WASHINGTON (AP) _ In an extraordinary assembly of Republican and Democratic administrations spanning three decades, former Presidents Ford and Carter closed ranks Tuesday with President Clinton to lobby for a China trade deal that appears increasingly likely to pass.

``We want the voice of this meeting to echo across the country and to embrace the Congress,'' Clinton told more than 200 VIPs in the chandeliered East Room. ``I wish it weren't a fight, but it is.''

Two weeks before the House opens debate on granting China permanent trade benefits, supporters of the proposal were optimistic about winning. ``We're confident that we will get there on the votes,'' said House Majority Leader Dick Armey, R-Texas.

To prevail, the bill requires 218 votes in the 435-member House if all members vote. Both sides say the vote will be extremely close. If the House passes the measure, Senate approval is likely.

Republican sponsors say they expect to deliver 140 to 145 votes _ but that Democrats must supply the rest. Democratic sponsors predict they will get 70-80 Democratic votes.

Among opponents, Rep. David Obey, D-Wis., groused that the measure will pass because organized labor is ``soft-pedaling'' its criticism of Vice President Al Gore, whose presidential race has labor's support, while running attack ads against House Democrats who favor the measure.

Clinton collected support at the White House from a who's who of the foreign policy establishment from both parties.

There were four former secretaries of state: Henry Kissinger, Alexander Haig, James Baker and Warren Christopher. Two former secretaries of defense: Robert McNamara and James Schlesinger. There were former ambassadors, national security advisers, Cabinet secretaries and scores of others from the worlds of politics, business and the religious community.

Kissinger, acknowledging the diverse views present, said some guests ``could not even charitably be described as colleagues.'' But he said, ``We are united on one proposition. Six American presidents, of both parties, have concluded that cooperative relations with China serve the national interest of the United States.''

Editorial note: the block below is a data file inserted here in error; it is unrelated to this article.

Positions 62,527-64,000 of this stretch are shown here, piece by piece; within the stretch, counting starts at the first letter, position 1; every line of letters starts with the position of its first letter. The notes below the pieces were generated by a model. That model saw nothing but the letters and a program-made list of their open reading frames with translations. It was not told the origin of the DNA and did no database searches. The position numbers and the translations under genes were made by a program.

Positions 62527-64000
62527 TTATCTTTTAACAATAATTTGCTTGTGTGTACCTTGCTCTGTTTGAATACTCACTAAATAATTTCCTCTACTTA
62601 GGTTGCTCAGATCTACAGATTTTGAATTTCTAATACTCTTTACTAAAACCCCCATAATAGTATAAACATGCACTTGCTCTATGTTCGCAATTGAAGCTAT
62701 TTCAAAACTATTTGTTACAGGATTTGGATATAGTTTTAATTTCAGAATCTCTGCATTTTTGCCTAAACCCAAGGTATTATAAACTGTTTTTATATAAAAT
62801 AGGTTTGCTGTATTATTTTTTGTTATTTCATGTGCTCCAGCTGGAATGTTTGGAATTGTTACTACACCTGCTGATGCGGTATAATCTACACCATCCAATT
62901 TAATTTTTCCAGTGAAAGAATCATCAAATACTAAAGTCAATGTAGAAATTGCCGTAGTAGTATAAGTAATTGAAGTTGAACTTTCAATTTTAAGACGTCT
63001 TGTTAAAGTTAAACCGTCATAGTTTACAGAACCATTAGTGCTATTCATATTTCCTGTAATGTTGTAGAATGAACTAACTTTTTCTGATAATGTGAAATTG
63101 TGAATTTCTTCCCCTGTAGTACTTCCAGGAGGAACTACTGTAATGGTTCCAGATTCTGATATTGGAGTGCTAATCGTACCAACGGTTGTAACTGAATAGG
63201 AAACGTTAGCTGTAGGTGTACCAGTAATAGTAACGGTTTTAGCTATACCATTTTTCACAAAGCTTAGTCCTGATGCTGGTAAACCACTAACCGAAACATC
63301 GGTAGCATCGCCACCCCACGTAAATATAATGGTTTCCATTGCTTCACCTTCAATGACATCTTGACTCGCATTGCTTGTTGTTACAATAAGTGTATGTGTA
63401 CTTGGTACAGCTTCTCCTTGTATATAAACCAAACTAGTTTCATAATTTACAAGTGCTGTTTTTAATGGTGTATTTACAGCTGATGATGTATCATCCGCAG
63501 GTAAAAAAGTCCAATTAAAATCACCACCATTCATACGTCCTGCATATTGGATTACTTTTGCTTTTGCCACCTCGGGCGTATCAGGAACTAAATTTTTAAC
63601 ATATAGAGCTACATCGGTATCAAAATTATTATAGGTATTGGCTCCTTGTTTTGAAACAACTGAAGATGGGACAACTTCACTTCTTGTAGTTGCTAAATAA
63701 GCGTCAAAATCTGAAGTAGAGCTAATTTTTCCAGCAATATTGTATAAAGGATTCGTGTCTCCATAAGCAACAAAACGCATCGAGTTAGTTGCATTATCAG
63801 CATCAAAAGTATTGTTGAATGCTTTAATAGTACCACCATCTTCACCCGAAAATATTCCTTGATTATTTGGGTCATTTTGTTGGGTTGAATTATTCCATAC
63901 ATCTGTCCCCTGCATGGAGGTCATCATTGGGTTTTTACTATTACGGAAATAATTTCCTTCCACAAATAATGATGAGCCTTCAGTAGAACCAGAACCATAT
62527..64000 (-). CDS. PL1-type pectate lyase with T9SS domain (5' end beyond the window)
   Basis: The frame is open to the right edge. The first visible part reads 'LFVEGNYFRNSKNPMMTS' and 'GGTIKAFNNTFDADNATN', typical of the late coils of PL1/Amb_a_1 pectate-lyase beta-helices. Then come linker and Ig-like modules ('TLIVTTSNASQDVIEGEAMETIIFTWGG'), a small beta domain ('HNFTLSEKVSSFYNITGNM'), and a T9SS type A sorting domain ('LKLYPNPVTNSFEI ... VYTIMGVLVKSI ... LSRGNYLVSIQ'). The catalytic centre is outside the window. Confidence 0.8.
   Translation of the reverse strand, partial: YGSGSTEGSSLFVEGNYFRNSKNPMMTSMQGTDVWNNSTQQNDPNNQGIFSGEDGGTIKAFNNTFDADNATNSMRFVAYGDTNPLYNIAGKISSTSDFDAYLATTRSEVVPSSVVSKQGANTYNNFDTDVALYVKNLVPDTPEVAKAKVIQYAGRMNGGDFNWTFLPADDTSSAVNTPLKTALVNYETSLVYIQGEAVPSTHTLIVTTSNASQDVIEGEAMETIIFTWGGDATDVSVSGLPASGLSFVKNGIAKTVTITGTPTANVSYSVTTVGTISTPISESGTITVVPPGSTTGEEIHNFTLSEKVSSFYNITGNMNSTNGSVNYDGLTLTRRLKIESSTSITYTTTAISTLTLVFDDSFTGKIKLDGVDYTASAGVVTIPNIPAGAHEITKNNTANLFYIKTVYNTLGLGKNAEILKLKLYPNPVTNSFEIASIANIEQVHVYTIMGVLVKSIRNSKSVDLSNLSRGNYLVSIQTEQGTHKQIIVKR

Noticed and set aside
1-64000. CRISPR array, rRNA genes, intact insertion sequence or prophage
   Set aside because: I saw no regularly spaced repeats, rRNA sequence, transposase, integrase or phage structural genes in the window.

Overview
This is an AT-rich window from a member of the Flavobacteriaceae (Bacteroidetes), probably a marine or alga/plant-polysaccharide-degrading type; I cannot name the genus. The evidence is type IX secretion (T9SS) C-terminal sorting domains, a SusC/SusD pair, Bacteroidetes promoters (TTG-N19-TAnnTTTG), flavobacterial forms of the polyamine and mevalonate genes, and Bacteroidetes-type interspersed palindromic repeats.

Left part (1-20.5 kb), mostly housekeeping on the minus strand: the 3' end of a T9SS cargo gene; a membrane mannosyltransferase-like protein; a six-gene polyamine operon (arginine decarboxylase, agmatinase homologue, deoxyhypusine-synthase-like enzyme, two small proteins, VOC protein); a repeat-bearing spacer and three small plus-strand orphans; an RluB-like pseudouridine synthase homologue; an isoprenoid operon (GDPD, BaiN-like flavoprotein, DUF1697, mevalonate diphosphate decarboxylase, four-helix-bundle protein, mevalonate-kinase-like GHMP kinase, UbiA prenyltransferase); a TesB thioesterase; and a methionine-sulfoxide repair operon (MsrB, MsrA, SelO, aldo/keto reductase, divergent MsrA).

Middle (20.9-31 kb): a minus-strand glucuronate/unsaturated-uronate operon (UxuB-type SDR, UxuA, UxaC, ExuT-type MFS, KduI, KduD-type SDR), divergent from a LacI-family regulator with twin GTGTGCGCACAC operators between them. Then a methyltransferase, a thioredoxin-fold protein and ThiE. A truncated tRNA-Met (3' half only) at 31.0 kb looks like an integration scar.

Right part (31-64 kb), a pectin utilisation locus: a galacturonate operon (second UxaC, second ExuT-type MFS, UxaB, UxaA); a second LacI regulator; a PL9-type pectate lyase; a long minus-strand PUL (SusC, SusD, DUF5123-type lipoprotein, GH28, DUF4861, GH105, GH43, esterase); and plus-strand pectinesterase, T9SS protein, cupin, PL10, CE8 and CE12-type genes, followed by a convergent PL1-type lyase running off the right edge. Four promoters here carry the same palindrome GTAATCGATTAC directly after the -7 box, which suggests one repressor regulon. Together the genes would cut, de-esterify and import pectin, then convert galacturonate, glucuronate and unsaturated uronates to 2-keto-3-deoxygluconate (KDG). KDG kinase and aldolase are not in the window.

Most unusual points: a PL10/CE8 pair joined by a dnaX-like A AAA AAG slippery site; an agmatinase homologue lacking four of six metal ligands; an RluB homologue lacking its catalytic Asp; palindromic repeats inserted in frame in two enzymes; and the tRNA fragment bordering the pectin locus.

In a strong voice, Ford, 86, warned of dire consequences if Congress denied permanent trade benefits to China _ part of an agreement in which Beijing pledged to lower trade barriers and tariffs on American goods in return for U.S. support for China's entry into the World Trade Organization.

``A negative vote in the House and-or the Senate would be catastrophic, disastrous to American agriculture, electronics, telecommunications, autos and countless other products and services,'' said Ford. ``A negative vote in the Congress would greatly assist our foreign competitors from Europe or Asia by giving them privileged access to China markets and, at the same time, exclude America's farm and factory production from the vast Chinese market.''

Carter, 75, addressed objections raised by labor and religious groups.

``China still has not measured up to the human rights and democracy standards and labor standards of America,'' said Carter. ``But there's no doubt in my mind that a negative vote on this issue in the Congress will be a serious setback and impediment for the further democratization, freedom and human rights in China.''

Former President Bush has also endorsed the trade package, but he did not attend the White House ceremony because of other commitments.

``If we vote for this, 10 years from now, we will wonder why this was a hard fight,'' Clinton said. ``And if the Congress votes against it, they'll be kicking themselves in the rear 10 years from now because America will be paying the price.''

Gore, whose commitment to the trade deal has been questioned, gave an unequivocal endorsement: ``It is right for American jobs. It is right for the cause of reform in China and I believe it will move us closer to the strong and stable world community we all seek to create.''

Looking out at the audience, Gore said Clinton had called upon ``the collected wisdom of the elder statesmen'' and that they ``have all come to the same conclusions. And I just think that a gathering like this ought to have such tremendous weight in the way people analyze issues.''

However, the top two House Democratic leaders oppose the legislation, asserting it will hurt U.S. jobs. Labor and human rights groups say an annual review of China's trading privileges gives the United States leverage over China's human rights, environmental, religious and labor policies.

Congressional opponents held a news conference with actress Goldie Hawn to say they still hope to defeat the measure, with House Democratic Whip David Bonior contending opponents were gaining strength among Democrats and Republicans.

``I have a problem with the human rights policy in China,'' Hawn said. ``I don't want to give them a bone any more.''

Bonior, D-Mich., criticized Carter for supporting the measure, suggesting the former president was undermining his own credentials as a human rights activist. ``He needs to stand with the people who are struggling to make China free and open,'' Bonior said.

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On the Net: White House working group on China: http://www.chinapntr.gov

AFL-CIO campaign to stop China trade bill: http://www.aflcio.org/publ/press2000/pr0222.htm